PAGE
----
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I would be very surprised if an external antenna makes a difference. In the consumer world, antennas are typically only used when the device is inside a vehicle that has obstructions. The 60 series (GPSMap 60/62/64) has a quad helix antenna that many people feel is the best in the business already.
Tim's point about expectations is right on target. Consumer devices like the 64 are not likely to give you any better than +/- 5 meters regardless of what you do. The very expensive antennas you have seen are probably intended for use with specialized survey grade gps units that cost thousands of dollars. In the consumer space, spending more money is not likely to give you more accuracy. A ~$100 device like the eTrex 10 is going to be just as accurate as the ~$700 Monterra. Spending more money just gets you more "bells and whistles".
To get the best accuracy with your 64, use the "waypoint averaging" feature. If you stand stationary, the device takes a position fix every second and averages the results. This usually gives better accuracy, but there are a lot of variables such as the position of the satellites at the time you take the measurements.
It was posted on another site that 2019.10 was taken down by Garmin due to some kind of problem. I tried last week with my Nuvi 3550 and it said I was up to date with 2018.30.
You could check with this company, they repair out of warranty devices. The owner is a member here. http://www.sharc.net/gps_repair.htm
But you really have to ask yourself whether it would be cost effective, since new devices have gotten so inexpensive...
It will not seem strange if you become more familiar with the technology. Garmin's handheld devices are accurate to within about +/- 5 meters (16 feet). And Garmin claims +/- 3 meter (10 foot) accuracy for the GLO. Think about what these numbers mean. If you go to a marked location and record your position two times, those points will (theoretically) be within 5 meters of the true location. However, one of the points could be 5 meters north of the actual location, and another could be 5 meters South. So, the distance between two points recorded at the exact same location could be 10 meters (33 feet) and the GPS would be within its specifications. You can see this graphically in the image I posted (and the thread about accuracy I linked to).It seems a bit strange to me that it cannot be more accurate though!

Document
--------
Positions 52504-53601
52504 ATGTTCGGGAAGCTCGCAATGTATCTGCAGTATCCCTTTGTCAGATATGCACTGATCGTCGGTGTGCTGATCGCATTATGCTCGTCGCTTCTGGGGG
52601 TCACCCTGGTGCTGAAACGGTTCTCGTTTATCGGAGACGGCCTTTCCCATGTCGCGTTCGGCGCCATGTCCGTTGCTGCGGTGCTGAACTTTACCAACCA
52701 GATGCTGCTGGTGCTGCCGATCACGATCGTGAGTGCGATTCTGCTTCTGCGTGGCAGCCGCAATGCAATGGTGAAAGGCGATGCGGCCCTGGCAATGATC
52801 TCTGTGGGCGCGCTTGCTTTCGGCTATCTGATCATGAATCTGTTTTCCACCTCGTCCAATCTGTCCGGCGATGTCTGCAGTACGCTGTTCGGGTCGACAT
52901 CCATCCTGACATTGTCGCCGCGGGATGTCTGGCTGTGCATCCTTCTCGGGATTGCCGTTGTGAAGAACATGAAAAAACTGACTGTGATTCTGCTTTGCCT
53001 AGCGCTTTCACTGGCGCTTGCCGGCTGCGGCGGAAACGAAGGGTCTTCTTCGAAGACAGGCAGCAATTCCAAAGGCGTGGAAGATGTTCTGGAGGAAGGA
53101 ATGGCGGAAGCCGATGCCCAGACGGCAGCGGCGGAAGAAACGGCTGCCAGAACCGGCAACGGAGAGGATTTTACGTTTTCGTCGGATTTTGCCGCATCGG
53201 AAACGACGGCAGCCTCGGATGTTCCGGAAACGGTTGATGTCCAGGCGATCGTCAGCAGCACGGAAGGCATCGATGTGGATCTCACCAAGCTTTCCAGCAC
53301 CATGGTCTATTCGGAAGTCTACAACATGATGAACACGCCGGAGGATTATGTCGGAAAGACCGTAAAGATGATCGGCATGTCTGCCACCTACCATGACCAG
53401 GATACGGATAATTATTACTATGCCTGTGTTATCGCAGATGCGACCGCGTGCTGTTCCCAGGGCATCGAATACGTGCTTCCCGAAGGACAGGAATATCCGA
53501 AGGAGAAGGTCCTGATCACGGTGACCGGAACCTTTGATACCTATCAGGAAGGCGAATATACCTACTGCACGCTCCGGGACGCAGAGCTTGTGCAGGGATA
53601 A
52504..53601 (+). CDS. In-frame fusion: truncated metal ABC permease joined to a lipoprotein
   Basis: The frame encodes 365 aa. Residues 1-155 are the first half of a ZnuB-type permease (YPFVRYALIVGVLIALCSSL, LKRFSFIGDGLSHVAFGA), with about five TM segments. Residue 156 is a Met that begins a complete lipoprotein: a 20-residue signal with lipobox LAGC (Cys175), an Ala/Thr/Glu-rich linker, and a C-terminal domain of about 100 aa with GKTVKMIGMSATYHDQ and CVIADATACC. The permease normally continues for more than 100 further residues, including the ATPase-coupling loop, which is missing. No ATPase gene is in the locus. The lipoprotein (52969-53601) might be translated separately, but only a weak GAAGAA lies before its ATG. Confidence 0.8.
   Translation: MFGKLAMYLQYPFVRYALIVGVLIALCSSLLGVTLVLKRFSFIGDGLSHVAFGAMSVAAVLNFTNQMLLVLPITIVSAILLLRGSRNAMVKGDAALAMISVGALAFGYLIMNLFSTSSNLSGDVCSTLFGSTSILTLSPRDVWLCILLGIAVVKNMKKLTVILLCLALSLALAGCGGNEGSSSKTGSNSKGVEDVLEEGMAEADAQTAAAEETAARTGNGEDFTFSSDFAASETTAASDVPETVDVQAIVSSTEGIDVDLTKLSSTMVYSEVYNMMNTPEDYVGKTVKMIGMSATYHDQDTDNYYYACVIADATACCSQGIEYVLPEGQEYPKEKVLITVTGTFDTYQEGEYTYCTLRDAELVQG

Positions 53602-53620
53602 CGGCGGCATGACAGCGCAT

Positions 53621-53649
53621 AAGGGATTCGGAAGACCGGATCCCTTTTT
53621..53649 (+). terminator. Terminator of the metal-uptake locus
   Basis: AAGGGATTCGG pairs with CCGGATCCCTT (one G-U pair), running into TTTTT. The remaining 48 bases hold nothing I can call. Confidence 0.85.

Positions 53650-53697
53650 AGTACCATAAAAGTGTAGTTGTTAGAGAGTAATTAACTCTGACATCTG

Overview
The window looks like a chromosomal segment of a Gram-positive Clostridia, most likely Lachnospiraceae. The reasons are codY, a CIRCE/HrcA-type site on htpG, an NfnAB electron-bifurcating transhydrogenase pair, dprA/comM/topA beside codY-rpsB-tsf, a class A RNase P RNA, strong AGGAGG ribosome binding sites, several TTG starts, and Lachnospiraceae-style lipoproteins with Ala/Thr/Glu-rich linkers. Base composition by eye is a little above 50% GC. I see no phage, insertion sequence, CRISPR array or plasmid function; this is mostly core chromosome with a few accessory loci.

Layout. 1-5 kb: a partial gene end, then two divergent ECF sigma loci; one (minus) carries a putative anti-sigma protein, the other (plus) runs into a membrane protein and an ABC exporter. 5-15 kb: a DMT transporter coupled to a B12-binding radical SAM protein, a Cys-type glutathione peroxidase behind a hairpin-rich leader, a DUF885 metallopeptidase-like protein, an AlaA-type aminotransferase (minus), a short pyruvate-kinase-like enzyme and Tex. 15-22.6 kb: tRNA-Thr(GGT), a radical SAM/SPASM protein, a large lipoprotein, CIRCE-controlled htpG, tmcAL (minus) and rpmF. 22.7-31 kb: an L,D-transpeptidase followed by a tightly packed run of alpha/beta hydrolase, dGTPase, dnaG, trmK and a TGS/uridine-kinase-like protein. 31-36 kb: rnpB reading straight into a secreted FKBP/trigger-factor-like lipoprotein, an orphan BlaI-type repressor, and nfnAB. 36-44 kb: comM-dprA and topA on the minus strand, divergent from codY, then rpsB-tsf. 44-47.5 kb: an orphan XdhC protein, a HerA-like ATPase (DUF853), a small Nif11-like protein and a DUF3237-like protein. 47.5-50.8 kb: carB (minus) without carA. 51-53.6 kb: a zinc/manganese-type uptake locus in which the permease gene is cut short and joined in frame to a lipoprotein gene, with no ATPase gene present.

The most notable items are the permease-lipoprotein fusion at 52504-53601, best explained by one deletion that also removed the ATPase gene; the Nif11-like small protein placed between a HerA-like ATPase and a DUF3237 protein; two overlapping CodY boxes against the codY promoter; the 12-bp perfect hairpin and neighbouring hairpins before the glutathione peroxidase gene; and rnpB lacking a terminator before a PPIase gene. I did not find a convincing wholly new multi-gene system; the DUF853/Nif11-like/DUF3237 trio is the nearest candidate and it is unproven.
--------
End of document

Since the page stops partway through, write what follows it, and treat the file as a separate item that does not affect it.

If you are trying to map a trail that is only 1 meter wide, that is a huge error. But, such are the limits of consumer devices. None of them (including the GLO) were designed for making precise maps of small areas. Want more accuracy, no problem. SXblue makes some nice bluetooth receivers with sub-meter - or even centimeter - accuracy. Cost is in the $3000 to $7000 range
Trimble is considered the "gold standard" for highly accurate GPS receivers. Expect to pay in the same range, although you may find some in the $2000 range.
These are professional tools where no trade-offs have been made to keep the price low enough to appeal to a mass audience. There are other bluetooth receivers in the consumer space you might consider however, such as Bad Elf
I considered these two companies when I got my glo a number of years ago, but felt they did not offer any advantages at that time. Things may have changed today, so you might want to do your own research.
@Zemartelo - with all due respect, this thread is about wifi problems on the DriveSmart 61. Search problems on the DriveAssist 50 are certainly worthy of discussion, but they should be the subject of another thread. :)
Thanks, those look fine. However, this is not at all comparable to the examples I gave. The aerial image is zoomed way out. Look at the distance scale in the example I posted above - click on it to see full size. If you zoom in that far on your track, I'm sure you will see very noticeable variations between tracks recorded at different times.
I certainly agree that the tracks in your example are more than adequate for someone who wants to follow a road on a hike. That is not the same as making an accurate map of a small area that looks good when zoomed way in.
Again, nothing against the eTrex. I just think there are better tools for the project that @xarielle wants to undertake.
Dedicated GPS devices are a slowly dying product category. It has been going on for many years and no doubt will continue until the inevitable end. :(